Kennet & Avon community to offer an invite to any members that may be
in the area at the time (the meeting will take place at Bletchley
(Fenny Stratford end), Milton Keynes. Boats from Tring to Milton
Keynes have been notified as best we could.
The venue details are:
Masonic Centre, rear of 263 Queensway, Bletchley, Milton Keynes MK2 2BZ
Doors open from 6pm, meeting start 7pm; 12th June, 2013
London has an entirely different canal community to ours but there is considerable crossover in pressure on the infrastructure and attitudes of CRT and a small minority of the local population.
On the Canalworld discussion forum a London Boater recently posted this. I thought it so pertinent and a worthy message so here it is quoted in entirety. Thanks to Neil T
Causes more prejudice than any other word on [CanalWorld Forum].
There are too many boats for the moorings available here whether visitors or residential continuous cruisers. You have to moor double. You can’t come to town and expect a nice bit of towpath everywhere. You have to moor up outside strangers and expect to be moored against if you have towpath.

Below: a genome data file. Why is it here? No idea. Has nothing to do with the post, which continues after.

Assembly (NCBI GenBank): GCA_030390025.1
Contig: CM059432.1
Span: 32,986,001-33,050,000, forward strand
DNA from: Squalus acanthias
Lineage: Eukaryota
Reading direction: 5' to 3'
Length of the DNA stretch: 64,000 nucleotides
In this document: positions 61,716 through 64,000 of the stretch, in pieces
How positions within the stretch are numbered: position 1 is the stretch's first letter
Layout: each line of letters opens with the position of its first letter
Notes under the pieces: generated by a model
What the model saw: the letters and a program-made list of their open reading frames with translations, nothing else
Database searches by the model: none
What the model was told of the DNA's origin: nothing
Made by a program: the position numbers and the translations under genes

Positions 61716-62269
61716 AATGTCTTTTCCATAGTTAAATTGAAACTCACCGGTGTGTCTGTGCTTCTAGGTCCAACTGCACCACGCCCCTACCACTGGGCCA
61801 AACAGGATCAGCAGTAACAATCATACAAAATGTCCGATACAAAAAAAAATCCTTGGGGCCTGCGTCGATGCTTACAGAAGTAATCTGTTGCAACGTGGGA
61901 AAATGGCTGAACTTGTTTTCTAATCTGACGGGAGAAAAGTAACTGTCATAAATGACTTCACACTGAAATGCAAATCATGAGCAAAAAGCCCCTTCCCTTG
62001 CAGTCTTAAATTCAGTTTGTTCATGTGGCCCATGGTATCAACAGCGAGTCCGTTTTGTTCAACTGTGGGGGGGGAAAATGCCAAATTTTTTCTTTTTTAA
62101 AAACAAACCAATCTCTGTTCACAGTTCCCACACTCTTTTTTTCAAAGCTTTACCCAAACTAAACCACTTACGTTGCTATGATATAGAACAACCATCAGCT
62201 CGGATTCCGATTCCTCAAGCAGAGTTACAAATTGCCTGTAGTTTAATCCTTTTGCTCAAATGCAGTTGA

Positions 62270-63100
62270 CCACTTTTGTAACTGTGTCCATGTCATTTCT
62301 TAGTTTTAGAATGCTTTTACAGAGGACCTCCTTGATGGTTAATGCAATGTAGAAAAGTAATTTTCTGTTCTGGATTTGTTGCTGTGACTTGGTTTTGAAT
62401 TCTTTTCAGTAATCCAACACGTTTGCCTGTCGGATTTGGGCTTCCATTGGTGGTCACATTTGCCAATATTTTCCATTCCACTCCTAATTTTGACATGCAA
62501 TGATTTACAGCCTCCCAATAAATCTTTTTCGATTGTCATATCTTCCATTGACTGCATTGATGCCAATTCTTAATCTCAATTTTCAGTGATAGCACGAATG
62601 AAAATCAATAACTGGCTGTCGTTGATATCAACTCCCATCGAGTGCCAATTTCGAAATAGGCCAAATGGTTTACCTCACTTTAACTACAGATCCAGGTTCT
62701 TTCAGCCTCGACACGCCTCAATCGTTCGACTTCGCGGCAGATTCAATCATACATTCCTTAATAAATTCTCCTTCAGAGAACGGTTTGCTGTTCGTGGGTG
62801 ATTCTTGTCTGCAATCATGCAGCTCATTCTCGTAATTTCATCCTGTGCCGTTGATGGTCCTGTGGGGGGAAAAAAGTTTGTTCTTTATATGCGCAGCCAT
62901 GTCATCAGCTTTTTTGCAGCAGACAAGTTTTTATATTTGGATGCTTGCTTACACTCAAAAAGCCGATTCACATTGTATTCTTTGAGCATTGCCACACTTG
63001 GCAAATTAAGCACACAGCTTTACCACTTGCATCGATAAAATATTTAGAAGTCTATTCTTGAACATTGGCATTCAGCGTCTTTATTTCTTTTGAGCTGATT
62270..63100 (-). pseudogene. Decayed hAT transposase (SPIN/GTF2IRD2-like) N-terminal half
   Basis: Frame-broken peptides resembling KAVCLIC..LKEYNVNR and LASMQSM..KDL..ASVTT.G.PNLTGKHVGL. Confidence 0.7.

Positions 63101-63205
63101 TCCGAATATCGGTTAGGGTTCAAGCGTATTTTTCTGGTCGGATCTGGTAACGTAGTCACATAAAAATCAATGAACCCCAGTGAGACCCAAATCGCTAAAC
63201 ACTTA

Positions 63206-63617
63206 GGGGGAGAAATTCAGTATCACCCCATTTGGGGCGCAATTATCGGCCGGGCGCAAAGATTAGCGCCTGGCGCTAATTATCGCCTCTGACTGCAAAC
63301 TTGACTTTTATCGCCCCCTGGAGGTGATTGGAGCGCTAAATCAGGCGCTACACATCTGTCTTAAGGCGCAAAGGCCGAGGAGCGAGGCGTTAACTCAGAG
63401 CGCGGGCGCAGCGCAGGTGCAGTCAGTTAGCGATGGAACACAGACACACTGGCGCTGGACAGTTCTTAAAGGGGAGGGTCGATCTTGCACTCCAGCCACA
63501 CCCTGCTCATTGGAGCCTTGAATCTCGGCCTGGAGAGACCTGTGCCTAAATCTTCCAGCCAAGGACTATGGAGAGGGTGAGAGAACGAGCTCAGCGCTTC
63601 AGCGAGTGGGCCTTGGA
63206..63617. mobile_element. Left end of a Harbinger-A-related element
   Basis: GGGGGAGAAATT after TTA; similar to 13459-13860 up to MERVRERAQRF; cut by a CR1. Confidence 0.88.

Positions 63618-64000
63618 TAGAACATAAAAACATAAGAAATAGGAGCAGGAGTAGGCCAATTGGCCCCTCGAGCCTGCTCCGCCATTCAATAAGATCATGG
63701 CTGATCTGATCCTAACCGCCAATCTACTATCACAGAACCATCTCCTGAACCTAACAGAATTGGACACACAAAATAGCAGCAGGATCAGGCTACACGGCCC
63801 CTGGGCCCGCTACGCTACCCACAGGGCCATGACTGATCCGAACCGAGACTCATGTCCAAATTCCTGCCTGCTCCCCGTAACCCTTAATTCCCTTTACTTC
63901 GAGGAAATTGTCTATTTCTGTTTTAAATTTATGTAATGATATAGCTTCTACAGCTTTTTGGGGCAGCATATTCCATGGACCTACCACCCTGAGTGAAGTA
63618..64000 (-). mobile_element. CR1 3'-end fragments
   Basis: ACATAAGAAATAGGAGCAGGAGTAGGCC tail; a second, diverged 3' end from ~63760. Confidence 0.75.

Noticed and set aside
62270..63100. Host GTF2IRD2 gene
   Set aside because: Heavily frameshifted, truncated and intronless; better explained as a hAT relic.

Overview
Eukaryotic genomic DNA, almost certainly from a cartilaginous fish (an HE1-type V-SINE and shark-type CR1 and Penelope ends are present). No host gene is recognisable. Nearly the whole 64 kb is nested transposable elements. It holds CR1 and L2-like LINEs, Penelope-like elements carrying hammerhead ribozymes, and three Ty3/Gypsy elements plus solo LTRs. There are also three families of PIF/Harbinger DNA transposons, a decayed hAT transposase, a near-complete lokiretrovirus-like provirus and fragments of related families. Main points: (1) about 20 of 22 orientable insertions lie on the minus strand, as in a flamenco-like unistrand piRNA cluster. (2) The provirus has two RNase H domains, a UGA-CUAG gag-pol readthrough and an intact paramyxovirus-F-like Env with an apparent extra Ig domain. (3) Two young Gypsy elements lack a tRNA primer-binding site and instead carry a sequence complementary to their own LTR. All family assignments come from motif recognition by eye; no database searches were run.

Yes there are a sizeable minority of continuous cruisers whose boats are untidy enough to allow prejudice in at the drop of a hat.
The Waterways officials simply do not have the staff or the balls to address the multiplicity of problems that are common in London whether on or off the water.
300 mooring spaces in the Olympic park would solve the problem BUT only if the charges acknowledged that residential / continuous cruisers simply do not have the money to pay £7000 a year for a mooring. Making them available at that kind of price ios not making them available.
Where is the intense lobbying by Waterways officials to solve all of these problems by harnessing the commitment to an Olympic legacy and securing mooring rights along the MILES of available space? Once in a lifetime possibility here. Where is the lobbying from on high?
You have to get used to compromise in London. I have just paid more that £2000 for six months winter mooring, been forced off the best moorings in the area which have been made visitor moorings and now watch non-payers staying where everybody would like to be, next to the facilities, and paid up winter moorers shifted up to a concrete wall, no access to water and disposal, long walk to get off towpath.